Balance and Momentum
Use Your Center of Gravity.
Being mindful of your center of gravity and the type of movements you make can help you climb more effectively.
Momentum:
When climbers change positions on the wall they are employing the concept of momentum.
$\mathrm{momentum}=\mathrm{mass}\times \mathrm{velocity}$
Impulse causes a change in momentum.
Newton's Second Law of Motion
$\mathrm{force}=\mathrm{mass}\times \mathrm{acceleration}$
$\mathrm{force}=\frac{\Delta \mathrm{velocity}}{\Delta \mathrm{time}}$
$\mathrm{force}=\frac{\Delta \mathrm{velocity}}{\Delta \mathrm{time}}$
By rearranging the equation,
$\mathrm{force}\times \Delta \mathrm{time}=\mathrm{mass}\times \Delta \mathrm{velocity}$
$\mathrm{force}\times \Delta \mathrm{time}=\mathrm{mass}\times \Delta \mathrm{velocity}$
$\mathrm{impulse}=\Delta \mathrm{momemtum}$
Movement Types

Static
The climber makes slow, controlled movements from one hold to another while maintaining balance. Low Δmomentum means less force.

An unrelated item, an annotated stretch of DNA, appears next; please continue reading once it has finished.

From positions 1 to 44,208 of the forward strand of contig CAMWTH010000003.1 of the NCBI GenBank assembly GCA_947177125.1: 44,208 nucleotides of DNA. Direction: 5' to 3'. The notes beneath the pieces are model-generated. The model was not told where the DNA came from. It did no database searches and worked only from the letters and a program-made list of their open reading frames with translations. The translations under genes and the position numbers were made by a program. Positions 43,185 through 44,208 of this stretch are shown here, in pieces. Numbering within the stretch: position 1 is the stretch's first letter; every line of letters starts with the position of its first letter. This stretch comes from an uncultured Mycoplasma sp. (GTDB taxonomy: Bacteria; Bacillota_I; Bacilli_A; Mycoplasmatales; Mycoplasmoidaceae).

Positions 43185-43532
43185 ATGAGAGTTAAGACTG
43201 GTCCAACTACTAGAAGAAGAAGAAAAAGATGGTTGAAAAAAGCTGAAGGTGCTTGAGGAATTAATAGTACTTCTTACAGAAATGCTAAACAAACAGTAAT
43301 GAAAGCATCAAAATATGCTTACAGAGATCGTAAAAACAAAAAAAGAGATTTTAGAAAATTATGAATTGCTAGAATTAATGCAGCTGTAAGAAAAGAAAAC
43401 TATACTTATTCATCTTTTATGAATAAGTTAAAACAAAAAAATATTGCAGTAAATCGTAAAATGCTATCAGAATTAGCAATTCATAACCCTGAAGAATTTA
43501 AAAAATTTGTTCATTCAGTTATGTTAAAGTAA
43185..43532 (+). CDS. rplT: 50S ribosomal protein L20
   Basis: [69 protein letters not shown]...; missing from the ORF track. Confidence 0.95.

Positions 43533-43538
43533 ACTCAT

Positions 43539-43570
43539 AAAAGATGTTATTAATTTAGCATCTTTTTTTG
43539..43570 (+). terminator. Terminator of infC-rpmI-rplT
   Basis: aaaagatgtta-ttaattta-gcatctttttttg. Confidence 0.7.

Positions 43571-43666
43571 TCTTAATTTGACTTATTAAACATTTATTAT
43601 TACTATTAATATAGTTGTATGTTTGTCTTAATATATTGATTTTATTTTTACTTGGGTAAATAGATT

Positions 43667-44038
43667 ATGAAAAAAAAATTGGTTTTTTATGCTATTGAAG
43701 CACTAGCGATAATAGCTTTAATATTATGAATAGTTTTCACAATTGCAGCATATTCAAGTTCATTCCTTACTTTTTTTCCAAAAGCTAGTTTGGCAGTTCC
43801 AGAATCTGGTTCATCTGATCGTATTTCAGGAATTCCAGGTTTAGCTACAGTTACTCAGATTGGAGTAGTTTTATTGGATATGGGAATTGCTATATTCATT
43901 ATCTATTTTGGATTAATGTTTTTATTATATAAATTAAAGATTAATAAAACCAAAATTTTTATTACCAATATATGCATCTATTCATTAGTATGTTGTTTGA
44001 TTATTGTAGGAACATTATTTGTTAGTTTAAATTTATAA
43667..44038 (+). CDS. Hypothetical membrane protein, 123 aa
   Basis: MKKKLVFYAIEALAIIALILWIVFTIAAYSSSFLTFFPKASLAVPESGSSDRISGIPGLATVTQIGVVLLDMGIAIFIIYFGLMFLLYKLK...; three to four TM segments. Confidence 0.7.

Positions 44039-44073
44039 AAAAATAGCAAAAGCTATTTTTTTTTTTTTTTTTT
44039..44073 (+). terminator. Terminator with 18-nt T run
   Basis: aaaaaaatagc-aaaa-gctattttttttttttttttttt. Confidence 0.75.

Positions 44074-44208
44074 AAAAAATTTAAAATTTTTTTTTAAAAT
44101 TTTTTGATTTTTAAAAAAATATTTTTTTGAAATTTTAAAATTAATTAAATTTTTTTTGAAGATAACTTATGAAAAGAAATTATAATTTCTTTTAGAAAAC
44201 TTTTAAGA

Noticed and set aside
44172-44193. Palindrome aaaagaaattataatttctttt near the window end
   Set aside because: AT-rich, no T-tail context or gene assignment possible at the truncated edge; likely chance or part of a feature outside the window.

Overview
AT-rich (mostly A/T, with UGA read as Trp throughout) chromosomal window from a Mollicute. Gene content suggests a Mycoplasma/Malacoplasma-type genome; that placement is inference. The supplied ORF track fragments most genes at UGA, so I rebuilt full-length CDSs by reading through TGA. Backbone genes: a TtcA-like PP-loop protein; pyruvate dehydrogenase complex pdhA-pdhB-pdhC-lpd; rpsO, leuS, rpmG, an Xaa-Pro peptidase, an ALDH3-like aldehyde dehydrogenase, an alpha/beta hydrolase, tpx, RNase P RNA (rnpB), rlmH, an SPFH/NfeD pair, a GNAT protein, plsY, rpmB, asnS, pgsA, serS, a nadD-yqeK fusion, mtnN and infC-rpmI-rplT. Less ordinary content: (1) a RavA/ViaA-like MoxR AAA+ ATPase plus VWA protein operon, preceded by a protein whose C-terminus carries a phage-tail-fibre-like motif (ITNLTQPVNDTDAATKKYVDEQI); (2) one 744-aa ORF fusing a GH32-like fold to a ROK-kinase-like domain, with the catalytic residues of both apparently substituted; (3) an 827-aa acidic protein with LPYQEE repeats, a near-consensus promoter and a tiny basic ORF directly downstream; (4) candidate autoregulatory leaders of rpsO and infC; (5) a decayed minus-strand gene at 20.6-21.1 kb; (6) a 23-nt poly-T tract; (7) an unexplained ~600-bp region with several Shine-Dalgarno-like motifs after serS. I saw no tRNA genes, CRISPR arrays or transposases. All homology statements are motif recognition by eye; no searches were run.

Dynamic
The climber makes fast movements that require momentum to reach the next hold. However, changing your momentum during these moves requires greater forces.
Center of Gravity. (CoG)
An imaginary point where the average location of the weight of an object is thought to be concentrated.
*The center of gravity for humans is approximately at the belly button.Manipulate your CoG.
Experienced climbers use different body positions to manipulate the location of their center of gravity to make certain moves and holds easier.
CoG Pointers and Tips
Above: To climb slabs, a climber can lean in to “edge” on good footholds and reduce the weight on their hands (Manipulate your CoG.), or they can lean back to “smear” and get the most out of poor or nonexistent footholds (above).